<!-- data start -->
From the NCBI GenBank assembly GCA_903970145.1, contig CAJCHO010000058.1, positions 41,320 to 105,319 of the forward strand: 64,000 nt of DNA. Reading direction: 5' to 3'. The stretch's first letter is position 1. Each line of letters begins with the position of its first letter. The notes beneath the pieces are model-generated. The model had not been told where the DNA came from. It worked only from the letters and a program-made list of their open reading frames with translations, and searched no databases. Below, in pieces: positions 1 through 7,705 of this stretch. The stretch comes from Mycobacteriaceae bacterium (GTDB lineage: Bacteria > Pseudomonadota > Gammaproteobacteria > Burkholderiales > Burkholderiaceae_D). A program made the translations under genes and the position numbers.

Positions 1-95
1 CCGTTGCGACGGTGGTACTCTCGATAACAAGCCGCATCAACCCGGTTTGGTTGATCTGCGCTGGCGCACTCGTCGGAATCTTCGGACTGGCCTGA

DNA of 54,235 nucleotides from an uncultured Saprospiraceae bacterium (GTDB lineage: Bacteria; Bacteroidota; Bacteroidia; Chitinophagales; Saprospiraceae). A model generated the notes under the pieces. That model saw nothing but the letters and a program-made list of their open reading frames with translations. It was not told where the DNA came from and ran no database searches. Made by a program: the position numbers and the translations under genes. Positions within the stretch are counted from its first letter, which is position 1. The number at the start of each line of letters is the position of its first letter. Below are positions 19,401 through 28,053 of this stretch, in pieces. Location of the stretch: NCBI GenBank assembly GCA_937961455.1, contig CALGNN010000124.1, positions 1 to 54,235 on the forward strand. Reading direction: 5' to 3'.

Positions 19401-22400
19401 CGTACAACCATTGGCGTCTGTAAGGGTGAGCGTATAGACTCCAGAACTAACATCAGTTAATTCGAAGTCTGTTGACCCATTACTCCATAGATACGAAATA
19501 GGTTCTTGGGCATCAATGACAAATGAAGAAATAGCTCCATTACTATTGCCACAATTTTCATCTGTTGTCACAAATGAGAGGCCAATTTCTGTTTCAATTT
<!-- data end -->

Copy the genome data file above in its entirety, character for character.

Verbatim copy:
From the NCBI GenBank assembly GCA_903970145.1, contig CAJCHO010000058.1, positions 41,320 to 105,319 of the forward strand: 64,000 nt of DNA. Reading direction: 5' to 3'. The stretch's first letter is position 1. Each line of letters begins with the position of its first letter. The notes beneath the pieces are model-generated. The model had not been told where the DNA came from. It worked only from the letters and a program-made list of their open reading frames with translations, and searched no databases. Below, in pieces: positions 1 through 7,705 of this stretch. The stretch comes from Mycobacteriaceae bacterium (GTDB lineage: Bacteria > Pseudomonadota > Gammaproteobacteria > Burkholderiales > Burkholderiaceae_D). A program made the translations under genes and the position numbers.

Positions 1-95
1 CCGTTGCGACGGTGGTACTCTCGATAACAAGCCGCATCAACCCGGTTTGGTTGATCTGCGCTGGCGCACTCGTCGGAATCTTCGGACTGGCCTGA

DNA of 54,235 nucleotides from an uncultured Saprospiraceae bacterium (GTDB lineage: Bacteria; Bacteroidota; Bacteroidia; Chitinophagales; Saprospiraceae). A model generated the notes under the pieces. That model saw nothing but the letters and a program-made list of their open reading frames with translations. It was not told where the DNA came from and ran no database searches. Made by a program: the position numbers and the translations under genes. Positions within the stretch are counted from its first letter, which is position 1. The number at the start of each line of letters is the position of its first letter. Below are positions 19,401 through 28,053 of this stretch, in pieces. Location of the stretch: NCBI GenBank assembly GCA_937961455.1, contig CALGNN010000124.1, positions 1 to 54,235 on the forward strand. Reading direction: 5' to 3'.

Positions 19401-22400
19401 CGTACAACCATTGGCGTCTGTAAGGGTGAGCGTATAGACTCCAGAACTAACATCAGTTAATTCGAAGTCTGTTGACCCATTACTCCATAGATACGAAATA
19501 GGTTCTTGGGCATCAATGACAAATGAAGAAATAGCTCCATTACTATTGCCACAATTTTCATCTGTTGTCACAAATGAGAGGCCAATTTCTGTTTCAATTT